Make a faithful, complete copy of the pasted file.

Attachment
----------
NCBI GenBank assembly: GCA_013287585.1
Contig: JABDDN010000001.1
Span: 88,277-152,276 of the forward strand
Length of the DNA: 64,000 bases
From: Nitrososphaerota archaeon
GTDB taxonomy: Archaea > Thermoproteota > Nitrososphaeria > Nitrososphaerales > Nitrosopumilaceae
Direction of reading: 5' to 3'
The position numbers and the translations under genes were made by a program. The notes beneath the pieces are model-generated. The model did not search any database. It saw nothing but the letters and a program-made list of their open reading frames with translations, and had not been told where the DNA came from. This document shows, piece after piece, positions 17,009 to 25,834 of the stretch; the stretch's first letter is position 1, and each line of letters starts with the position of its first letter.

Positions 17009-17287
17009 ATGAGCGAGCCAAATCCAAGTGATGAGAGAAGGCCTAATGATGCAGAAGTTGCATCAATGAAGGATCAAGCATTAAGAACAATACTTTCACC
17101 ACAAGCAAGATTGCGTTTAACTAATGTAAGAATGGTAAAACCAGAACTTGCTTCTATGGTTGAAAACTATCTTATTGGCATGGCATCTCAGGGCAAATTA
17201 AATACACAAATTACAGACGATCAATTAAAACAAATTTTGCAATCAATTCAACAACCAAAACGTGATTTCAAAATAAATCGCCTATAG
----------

NCBI GenBank assembly: GCA_013287585.1
Contig: JABDDN010000001.1
Span: 88,277-152,276 of the forward strand
Length of the DNA: 64,000 bases
From: Nitrososphaerota archaeon
GTDB taxonomy: Archaea > Thermoproteota > Nitrososphaeria > Nitrososphaerales > Nitrosopumilaceae
Direction of reading: 5' to 3'
The position numbers and the translations under genes were made by a program. The notes beneath the pieces are model-generated. The model did not search any database. It saw nothing but the letters and a program-made list of their open reading frames with translations, and had not been told where the DNA came from. This document shows, piece after piece, positions 17,009 to 25,834 of the stretch; the stretch's first letter is position 1, and each line of letters starts with the position of its first letter.

Positions 17009-17287
17009 ATGAGCGAGCCAAATCCAAGTGATGAGAGAAGGCCTAATGATGCAGAAGTTGCATCAATGAAGGATCAAGCATTAAGAACAATACTTTCACC
17101 ACAAGCAAGATTGCGTTTAACTAATGTAAGAATGGTAAAACCAGAACTTGCTTCTATGGTTGAAAACTATCTTATTGGCATGGCATCTCAGGGCAAATTA
17201 AATACACAAATTACAGACGATCAATTAAAACAAATTTTGCAATCAATTCAACAACCAAAACGTGATTTCAAAATAAATCGCCTATAG